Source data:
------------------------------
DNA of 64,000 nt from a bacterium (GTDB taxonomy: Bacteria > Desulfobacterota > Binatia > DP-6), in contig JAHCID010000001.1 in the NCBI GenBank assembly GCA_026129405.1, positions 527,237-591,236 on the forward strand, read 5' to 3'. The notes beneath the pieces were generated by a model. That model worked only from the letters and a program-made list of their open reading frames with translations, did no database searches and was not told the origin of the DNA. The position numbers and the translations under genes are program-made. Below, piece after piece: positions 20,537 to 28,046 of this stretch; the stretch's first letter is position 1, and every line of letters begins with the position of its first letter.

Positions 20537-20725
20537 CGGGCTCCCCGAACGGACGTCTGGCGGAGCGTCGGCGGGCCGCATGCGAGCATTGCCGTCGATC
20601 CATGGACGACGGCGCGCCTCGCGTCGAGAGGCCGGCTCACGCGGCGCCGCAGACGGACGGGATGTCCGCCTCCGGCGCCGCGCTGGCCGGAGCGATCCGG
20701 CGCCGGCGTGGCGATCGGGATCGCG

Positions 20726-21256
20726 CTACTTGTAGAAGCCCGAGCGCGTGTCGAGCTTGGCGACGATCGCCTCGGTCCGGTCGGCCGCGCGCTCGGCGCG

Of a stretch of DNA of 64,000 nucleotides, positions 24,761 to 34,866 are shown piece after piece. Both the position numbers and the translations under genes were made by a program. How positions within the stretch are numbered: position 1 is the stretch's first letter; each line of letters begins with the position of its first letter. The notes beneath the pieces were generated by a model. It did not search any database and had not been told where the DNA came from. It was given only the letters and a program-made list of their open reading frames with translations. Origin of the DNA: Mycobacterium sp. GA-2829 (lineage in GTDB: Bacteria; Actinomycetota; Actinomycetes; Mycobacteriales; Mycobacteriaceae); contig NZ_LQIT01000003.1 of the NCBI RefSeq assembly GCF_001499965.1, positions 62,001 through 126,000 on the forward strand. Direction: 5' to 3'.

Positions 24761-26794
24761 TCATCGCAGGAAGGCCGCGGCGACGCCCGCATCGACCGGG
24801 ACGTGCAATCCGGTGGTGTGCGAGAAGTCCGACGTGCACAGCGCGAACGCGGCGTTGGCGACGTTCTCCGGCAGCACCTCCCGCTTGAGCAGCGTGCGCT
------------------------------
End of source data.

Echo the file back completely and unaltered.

DNA of 64,000 nt from a bacterium (GTDB taxonomy: Bacteria > Desulfobacterota > Binatia > DP-6), in contig JAHCID010000001.1 in the NCBI GenBank assembly GCA_026129405.1, positions 527,237-591,236 on the forward strand, read 5' to 3'. The notes beneath the pieces were generated by a model. That model worked only from the letters and a program-made list of their open reading frames with translations, did no database searches and was not told the origin of the DNA. The position numbers and the translations under genes are program-made. Below, piece after piece: positions 20,537 to 28,046 of this stretch; the stretch's first letter is position 1, and every line of letters begins with the position of its first letter.

Positions 20537-20725
20537 CGGGCTCCCCGAACGGACGTCTGGCGGAGCGTCGGCGGGCCGCATGCGAGCATTGCCGTCGATC
20601 CATGGACGACGGCGCGCCTCGCGTCGAGAGGCCGGCTCACGCGGCGCCGCAGACGGACGGGATGTCCGCCTCCGGCGCCGCGCTGGCCGGAGCGATCCGG
20701 CGCCGGCGTGGCGATCGGGATCGCG

Positions 20726-21256
20726 CTACTTGTAGAAGCCCGAGCGCGTGTCGAGCTTGGCGACGATCGCCTCGGTCCGGTCGGCCGCGCGCTCGGCGCG

Of a stretch of DNA of 64,000 nucleotides, positions 24,761 to 34,866 are shown piece after piece. Both the position numbers and the translations under genes were made by a program. How positions within the stretch are numbered: position 1 is the stretch's first letter; each line of letters begins with the position of its first letter. The notes beneath the pieces were generated by a model. It did not search any database and had not been told where the DNA came from. It was given only the letters and a program-made list of their open reading frames with translations. Origin of the DNA: Mycobacterium sp. GA-2829 (lineage in GTDB: Bacteria; Actinomycetota; Actinomycetes; Mycobacteriales; Mycobacteriaceae); contig NZ_LQIT01000003.1 of the NCBI RefSeq assembly GCF_001499965.1, positions 62,001 through 126,000 on the forward strand. Direction: 5' to 3'.

Positions 24761-26794
24761 TCATCGCAGGAAGGCCGCGGCGACGCCCGCATCGACCGGG
24801 ACGTGCAATCCGGTGGTGTGCGAGAAGTCCGACGTGCACAGCGCGAACGCGGCGTTGGCGACGTTCTCCGGCAGCACCTCCCGCTTGAGCAGCGTGCGCT